Author: Zora Neale Hurston
Title: Their Eyes Were Watching God
Narrator: Ruby Dee
Publication Info: New York : HarperAudio, 2005. [originally published in 1937]
Other Books Read by the Same Author:
- Barracoon: The Story of the Last “Black Cargo”
- Dust Tracks on a Road: An Autobiography
- Mules and Men
Their Eyes Were Watching God remains one of my favorite books of all time. I read it several times in the 1990s but hadn’t revisited it since. To listen to the audiobook narrated by Ruby Dee is a treat.
The novel depicts the journey of self-actualization of Janie Crawford, a Black woman in early 20th-century Florida. It begins with Janie as young teenager, experiencing an awakening that is both sexual as well as tied to the natural world and the possibilities of youth. Janie’s grandmother, Nanny, who raised her in absence of her mother, is anxious that Janie will follow her mother’s path as unwed mother and marries Janie off to older farmer named Logan Killicks.
It is a loveless marriage and Killicks mainly wants Janie as labor for his farm. Janie runs off with the charismatic Joe Starks, an ambitious man planning to move to the all-Black town of Eatonville, where he sets himself up as mayor and prominent businessman upon arrival. But Starks is very controlling and abusive of Janie, restricting even her social life. After Starks’ death, Janie meets the younger man Tea Cake, and at last finds love. While Janie experiences joy and fulfillment sharing Tea Cake’s life as a migrant farmer, he also gives off some red flags of possessiveness and irresponsibility.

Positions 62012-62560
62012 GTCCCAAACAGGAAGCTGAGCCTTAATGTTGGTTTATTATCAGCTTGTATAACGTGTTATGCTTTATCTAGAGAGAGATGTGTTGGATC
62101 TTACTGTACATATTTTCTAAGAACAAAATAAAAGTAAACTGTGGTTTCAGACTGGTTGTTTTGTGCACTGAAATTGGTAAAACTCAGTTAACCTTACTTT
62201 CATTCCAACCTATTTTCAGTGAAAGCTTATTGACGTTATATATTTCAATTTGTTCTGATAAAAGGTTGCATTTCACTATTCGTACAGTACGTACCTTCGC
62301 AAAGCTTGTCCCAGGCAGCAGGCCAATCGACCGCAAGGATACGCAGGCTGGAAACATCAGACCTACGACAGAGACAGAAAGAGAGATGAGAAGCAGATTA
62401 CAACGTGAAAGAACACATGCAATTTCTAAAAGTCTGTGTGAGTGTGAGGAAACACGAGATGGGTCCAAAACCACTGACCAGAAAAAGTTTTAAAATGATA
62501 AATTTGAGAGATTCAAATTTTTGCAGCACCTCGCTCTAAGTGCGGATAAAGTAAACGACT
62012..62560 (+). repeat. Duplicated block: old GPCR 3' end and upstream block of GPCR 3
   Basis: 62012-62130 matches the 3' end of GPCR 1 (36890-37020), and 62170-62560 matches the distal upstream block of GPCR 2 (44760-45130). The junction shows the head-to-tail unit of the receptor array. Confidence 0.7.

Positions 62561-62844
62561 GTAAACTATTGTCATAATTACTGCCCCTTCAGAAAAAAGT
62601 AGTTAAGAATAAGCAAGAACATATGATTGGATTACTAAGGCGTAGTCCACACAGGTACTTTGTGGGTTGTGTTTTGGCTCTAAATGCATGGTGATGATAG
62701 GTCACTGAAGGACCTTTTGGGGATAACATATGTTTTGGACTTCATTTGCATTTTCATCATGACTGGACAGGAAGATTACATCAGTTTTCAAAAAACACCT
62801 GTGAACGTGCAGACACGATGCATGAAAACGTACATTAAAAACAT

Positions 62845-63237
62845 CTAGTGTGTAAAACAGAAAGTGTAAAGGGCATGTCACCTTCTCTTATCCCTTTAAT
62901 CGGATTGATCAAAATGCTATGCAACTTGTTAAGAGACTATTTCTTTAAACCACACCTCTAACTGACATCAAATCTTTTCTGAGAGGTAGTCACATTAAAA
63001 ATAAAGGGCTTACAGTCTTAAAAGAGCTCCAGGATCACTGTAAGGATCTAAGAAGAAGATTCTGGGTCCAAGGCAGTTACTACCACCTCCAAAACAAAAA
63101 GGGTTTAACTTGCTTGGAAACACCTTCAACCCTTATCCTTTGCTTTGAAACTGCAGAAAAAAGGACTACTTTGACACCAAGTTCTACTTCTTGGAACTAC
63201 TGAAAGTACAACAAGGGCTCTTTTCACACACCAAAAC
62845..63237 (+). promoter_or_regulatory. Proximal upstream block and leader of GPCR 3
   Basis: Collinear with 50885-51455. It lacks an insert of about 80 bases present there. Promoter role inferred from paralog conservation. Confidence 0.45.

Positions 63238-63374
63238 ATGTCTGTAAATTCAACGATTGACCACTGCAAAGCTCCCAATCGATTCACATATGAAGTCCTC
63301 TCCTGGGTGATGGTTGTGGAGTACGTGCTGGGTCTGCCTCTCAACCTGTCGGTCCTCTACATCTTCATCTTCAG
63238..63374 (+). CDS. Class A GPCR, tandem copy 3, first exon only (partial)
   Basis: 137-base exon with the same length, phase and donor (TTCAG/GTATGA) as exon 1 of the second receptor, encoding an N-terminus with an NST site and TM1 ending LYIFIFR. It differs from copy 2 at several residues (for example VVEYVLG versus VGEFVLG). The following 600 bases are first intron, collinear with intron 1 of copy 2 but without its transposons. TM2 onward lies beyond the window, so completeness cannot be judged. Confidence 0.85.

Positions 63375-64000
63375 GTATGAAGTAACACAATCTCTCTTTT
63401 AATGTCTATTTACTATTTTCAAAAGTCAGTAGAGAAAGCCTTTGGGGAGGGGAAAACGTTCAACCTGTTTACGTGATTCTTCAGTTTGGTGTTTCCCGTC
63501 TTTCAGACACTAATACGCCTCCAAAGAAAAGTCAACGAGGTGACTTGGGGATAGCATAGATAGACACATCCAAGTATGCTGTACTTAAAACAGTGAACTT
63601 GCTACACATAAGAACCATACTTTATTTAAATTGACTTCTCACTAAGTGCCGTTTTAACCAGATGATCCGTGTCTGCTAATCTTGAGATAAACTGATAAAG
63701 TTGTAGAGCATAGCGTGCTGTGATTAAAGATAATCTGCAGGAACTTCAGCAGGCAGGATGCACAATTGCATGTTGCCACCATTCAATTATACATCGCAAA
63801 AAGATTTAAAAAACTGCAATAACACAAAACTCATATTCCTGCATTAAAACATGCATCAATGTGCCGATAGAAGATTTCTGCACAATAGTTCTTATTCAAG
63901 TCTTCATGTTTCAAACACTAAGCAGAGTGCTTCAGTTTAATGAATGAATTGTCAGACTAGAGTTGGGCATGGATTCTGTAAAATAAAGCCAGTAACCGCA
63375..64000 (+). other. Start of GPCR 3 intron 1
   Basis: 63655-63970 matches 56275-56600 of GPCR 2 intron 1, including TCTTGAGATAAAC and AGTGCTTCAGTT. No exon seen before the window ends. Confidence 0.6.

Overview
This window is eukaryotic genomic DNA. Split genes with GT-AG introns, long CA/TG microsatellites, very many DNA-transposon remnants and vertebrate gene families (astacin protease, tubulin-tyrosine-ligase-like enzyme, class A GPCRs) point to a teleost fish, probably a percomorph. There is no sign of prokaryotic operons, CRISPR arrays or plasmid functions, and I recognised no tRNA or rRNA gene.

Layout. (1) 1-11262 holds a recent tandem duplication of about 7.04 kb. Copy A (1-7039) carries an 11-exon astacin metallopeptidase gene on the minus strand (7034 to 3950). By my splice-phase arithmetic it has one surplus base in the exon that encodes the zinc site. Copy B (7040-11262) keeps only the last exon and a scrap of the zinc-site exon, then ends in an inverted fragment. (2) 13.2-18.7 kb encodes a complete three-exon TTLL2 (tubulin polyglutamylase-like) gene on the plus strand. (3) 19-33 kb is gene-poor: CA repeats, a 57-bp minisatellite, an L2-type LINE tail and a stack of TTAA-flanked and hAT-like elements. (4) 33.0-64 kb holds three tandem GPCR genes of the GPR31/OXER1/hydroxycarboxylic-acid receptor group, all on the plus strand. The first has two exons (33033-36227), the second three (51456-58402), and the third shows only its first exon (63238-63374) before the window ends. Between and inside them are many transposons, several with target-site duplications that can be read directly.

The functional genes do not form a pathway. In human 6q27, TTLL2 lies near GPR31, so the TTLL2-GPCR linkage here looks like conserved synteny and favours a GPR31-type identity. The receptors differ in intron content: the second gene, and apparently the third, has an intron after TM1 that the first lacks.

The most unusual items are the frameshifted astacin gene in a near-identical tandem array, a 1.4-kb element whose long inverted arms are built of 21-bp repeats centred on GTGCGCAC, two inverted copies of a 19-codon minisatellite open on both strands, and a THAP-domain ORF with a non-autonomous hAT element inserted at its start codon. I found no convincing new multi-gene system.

The novel is framed by Janie telling her life story to a friend, and it is through the experiences of these four relationships – Nanny, Killicks, Starks, and Tea Cake – that she is able to discover herself and control her own destiny. Hurston’s novel draws on African-American folklore and the importance of being tied to nature in human life. Published a generation before the Civil Rights and Women’s Liberation movements it was a book ahead of its time. But it has rightly found its spot in the literary canon.
- The Color Purple by Alice Walker
- Cane by Jean Toomer
- Mrs. Dalloway by Virginia Woolf